Norwegian authorities on Thursday confirmed the deaths of a second person and a Swedish man due to serious thromboembolic complications following the adoption of the Astrazeneca vaccine against Kovid-19.
Six cases of abnormal clinical picture were reported in Norway, including platelet count, vascular clotting, and hemorrhage, similar to those found in many countries.
A team of doctors at Oslo University Hospital reported hours ago that the immune response to the AstraZeneca vaccine was the cause of the thrombosis caused by three health experts being admitted to hospital on site over the weekend, one of whom died last Sunday.
“We have made a number of discoveries that explain the clinical evolution of patients. These findings support our theory that they have a strong immune system that leads to the formation of antibodies that activate platelets and cause thrombosis,” said Paul Andre Home. Head of Medical Team.
The European Medicines Agency (EMA) says it sees no evidence that the vaccine is directly linked to cases of thromboembolism found across the continent and that it is safe to continue to use it. The possibility of ruling a connection is completely non-existent.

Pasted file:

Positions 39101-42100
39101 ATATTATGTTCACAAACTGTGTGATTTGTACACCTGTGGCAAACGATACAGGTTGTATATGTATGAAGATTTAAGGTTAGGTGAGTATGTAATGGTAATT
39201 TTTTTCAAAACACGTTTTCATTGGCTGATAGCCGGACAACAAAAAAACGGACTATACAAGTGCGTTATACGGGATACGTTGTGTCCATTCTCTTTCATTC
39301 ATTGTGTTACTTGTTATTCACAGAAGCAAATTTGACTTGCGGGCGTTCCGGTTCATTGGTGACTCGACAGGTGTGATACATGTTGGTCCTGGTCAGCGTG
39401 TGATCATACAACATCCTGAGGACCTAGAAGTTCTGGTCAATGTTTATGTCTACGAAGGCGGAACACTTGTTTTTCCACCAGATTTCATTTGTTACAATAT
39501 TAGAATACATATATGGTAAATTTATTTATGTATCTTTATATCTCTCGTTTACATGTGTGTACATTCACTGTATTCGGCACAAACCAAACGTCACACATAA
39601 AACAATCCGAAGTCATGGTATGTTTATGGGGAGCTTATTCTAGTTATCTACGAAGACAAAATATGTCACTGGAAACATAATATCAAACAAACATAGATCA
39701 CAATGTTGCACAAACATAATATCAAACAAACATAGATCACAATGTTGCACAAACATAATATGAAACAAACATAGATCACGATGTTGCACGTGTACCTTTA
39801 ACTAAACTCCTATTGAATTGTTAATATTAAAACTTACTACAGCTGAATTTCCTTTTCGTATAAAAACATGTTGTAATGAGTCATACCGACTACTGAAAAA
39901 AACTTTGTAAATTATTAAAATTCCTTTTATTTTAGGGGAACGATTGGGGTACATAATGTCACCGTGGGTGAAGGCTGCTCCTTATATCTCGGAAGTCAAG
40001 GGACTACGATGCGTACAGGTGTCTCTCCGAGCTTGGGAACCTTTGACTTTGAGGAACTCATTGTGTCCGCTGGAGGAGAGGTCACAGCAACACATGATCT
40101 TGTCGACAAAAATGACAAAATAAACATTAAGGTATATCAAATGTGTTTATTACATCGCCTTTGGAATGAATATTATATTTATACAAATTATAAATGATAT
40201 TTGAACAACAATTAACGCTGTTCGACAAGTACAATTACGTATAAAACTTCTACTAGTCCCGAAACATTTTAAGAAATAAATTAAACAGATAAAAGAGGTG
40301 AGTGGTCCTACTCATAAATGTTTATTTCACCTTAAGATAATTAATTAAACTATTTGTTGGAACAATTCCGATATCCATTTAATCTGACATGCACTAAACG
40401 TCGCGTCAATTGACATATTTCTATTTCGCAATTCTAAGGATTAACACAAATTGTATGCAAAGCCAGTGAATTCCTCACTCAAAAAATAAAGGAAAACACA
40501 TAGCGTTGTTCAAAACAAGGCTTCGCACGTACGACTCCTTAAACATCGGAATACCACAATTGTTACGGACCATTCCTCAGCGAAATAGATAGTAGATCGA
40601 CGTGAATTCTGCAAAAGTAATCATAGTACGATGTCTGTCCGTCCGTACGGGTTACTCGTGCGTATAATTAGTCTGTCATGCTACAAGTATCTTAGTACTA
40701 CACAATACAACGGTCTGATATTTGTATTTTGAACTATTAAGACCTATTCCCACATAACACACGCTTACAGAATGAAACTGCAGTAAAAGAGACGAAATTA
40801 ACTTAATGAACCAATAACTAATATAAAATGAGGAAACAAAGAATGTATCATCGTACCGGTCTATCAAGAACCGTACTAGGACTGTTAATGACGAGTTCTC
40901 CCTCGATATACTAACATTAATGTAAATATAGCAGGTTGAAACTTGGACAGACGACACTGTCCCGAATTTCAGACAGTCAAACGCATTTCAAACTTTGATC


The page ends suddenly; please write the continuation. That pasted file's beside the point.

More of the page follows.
Several countries, such as Italy or Spain, have confirmed that they will resume vaccination with AstraZeneca. But Norway will continue to study episodes recorded in this country.
“We are analyzing in detail whether there is any connection between the vaccine and the cases. We will study the analysis of the EMA and report back by the end of next week,” said Camila Stoltenberg, director of the Institute of Public Health.
Denmark, the first country to discontinue the AstraZeneca vaccine a week ago, is also holding back.
The Danish Medicines Agency reports that a total of ten thrombosis cases have been registered since receiving the vaccine, although it has not yet been determined whether there is a link.
A few days ago, Danish authorities reported the death of a woman under the age of 60 with a rare clinical picture.
The Swedish Medicines Agency today confirmed the death of another woman in her 60s and without previous illnesses, and a similar clinical picture and another suspicious case are under investigation.
Sweden, one of the last countries to join AstraZeneca’s suspension, has said it will retain the decision for some time.
“The Public Health Agency needs a few days to analyze the situation on how the vaccine can be used in Sweden,” said its director, Johann Carlson.